Thursday, June 23, 2011

Advantages of Dehydrating Foods for Short or Long Term Storage, with Instructions

This is the time of the season when fruits and vegetables are really ramping up production and we have more than we can eat but not enough to justify getting out all the canning apparatus.  You know, ten tomatoes a day, a quart or two of figs, six or seven cucumbers, an armful of basil, a half bushel of squash.

In past years I’ve tried freezing these small bits and although it's quick and easy, it degrades the flavor of some things, like tomatoes.   Freezing also requires a lot of apparatus:  freezer bags are usually single use; plastic containers are, well, plastic, and jars take a lot of space.  Obviously, you'll need a freezer big enough to hold what you freeze and electricity to keep it going.  Sad and busy is the day when electricity goes out for more than a short while (as it does occaisonally in our neck of the woods) because then you've got to try to find ways to use or alternatively preserve all that hard won garden produce.

Canning requires a lot of apparatus and time. Jars need to be sterilized, water boiled, syrups made, processing tended.  Especially if you have small children running around underfoot, it can be hard to carve out a chunk of time  when everyone will be safe from boiling liquids.

Dehydration has a number of advantages as compared to freezing and canning:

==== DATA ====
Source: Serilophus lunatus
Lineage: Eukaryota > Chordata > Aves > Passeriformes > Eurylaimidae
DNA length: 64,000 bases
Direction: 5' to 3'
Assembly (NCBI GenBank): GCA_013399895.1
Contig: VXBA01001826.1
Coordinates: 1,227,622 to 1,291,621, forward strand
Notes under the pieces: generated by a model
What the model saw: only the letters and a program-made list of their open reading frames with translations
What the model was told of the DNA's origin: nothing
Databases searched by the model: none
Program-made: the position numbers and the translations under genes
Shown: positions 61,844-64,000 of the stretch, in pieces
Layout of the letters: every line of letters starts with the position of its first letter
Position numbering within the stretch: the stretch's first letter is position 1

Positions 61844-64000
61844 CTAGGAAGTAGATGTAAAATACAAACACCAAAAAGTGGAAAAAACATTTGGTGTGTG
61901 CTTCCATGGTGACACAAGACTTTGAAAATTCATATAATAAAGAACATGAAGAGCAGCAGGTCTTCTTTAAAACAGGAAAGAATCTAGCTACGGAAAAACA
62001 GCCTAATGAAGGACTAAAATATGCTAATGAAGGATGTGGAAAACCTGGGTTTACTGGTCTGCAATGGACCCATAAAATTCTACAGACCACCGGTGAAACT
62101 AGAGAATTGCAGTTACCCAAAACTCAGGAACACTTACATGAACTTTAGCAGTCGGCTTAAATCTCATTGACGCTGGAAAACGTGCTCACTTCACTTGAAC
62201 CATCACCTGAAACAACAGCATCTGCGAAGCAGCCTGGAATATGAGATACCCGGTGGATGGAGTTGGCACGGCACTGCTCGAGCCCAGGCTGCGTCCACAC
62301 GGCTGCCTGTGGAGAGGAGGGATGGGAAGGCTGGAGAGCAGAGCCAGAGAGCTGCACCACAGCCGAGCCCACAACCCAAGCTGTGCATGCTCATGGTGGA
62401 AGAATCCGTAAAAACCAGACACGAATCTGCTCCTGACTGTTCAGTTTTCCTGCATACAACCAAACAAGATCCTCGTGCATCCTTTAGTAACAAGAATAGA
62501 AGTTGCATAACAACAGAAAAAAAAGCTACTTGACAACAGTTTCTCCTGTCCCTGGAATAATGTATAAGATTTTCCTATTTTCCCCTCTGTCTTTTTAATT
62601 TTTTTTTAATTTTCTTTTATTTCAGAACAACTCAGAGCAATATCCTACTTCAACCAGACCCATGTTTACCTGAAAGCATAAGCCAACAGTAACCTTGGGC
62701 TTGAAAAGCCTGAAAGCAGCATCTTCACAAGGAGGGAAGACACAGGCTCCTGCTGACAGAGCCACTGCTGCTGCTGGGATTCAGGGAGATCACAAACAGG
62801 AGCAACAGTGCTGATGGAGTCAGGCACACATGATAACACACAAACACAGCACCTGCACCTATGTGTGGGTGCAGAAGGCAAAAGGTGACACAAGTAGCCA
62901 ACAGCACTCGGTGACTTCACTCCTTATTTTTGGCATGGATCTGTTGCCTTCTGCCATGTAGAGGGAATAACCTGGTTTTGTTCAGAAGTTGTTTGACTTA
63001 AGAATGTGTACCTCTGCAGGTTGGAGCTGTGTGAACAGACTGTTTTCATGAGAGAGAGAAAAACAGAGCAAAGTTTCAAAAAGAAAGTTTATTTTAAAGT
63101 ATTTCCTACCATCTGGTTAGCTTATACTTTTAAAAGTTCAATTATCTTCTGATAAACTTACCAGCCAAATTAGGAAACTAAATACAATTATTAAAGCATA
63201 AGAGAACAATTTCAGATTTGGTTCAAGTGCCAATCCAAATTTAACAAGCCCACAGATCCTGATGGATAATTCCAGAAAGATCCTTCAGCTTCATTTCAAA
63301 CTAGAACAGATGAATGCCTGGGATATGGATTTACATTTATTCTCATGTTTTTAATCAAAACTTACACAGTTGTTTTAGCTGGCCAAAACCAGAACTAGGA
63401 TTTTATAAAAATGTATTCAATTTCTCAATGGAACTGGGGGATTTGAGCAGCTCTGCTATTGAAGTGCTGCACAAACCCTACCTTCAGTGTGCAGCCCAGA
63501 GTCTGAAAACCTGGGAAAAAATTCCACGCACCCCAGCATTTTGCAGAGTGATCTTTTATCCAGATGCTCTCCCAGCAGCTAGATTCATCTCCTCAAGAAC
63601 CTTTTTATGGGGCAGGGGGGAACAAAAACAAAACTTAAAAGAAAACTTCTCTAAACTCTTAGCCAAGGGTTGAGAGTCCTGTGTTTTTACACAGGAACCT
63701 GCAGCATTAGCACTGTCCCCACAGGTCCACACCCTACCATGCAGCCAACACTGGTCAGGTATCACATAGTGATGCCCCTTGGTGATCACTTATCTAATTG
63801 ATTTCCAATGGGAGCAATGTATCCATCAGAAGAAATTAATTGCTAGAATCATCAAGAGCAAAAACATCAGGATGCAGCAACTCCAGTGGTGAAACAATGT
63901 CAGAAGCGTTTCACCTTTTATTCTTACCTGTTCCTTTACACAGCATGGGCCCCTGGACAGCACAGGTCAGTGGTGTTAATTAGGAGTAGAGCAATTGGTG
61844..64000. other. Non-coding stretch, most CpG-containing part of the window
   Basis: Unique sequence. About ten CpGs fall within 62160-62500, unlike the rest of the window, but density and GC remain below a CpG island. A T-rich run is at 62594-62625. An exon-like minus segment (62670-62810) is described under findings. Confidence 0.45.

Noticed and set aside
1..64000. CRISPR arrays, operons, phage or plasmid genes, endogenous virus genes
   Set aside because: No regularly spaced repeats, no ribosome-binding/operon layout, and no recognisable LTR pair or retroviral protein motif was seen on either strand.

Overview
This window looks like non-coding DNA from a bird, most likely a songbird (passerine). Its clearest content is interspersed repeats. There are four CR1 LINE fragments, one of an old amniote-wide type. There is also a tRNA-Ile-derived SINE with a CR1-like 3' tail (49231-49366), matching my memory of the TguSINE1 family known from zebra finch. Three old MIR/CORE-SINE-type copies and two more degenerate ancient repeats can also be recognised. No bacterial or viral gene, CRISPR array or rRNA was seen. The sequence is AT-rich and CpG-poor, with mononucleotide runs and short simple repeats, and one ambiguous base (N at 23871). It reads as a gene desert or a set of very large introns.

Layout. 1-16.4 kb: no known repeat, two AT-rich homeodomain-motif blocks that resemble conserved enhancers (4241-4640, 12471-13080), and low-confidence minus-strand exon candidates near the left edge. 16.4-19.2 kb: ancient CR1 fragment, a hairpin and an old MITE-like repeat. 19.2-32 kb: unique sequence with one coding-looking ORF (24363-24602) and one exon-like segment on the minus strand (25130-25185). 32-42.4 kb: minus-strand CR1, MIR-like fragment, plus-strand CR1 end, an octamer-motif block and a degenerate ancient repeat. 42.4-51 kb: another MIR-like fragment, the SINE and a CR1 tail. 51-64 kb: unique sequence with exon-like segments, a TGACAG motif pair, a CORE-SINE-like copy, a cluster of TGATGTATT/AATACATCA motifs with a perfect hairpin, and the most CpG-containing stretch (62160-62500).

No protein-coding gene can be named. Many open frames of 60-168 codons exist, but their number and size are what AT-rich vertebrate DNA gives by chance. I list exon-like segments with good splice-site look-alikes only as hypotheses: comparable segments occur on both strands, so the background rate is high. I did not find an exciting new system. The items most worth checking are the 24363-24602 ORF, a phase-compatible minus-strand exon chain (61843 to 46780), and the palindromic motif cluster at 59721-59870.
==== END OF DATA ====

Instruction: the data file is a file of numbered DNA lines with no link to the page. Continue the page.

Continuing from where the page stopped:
1.  Dehydration can be done in absentia.  Just wash, slice, pop in the dehydtor and go about other business.
2.  Dehydration often improves the flavors of foods.  Tomatoes become richer and more intense.
3.  Dehydrated foods store compactly.  A bushel of dehydrated tomatoes can be stored in a couple of canning jars.
4.  Dehydrated foods are easy to use.  Ever tried to make tomato paste from canned tomatoes?  Prepare to be at the stove all day as they cook down.  Ever tried to make tomato paste from dehydrated tomatoes?  Soak in water, then blend.  That's all.

By the way, the instruction part of the title of this post is a little joke.  There’s really nothing to know, no real instructions needed to dehydrate fruits or veggies.  Just wash and cut produce in more or less even pieces and then dry until you’re satisfied.  The drier the food, the longer it lasts.  But don’t overdry herbs. 

1 comment:

  1. weve been thinking of getting a dehydrator. gosh the tomato paste sounds fabulously easy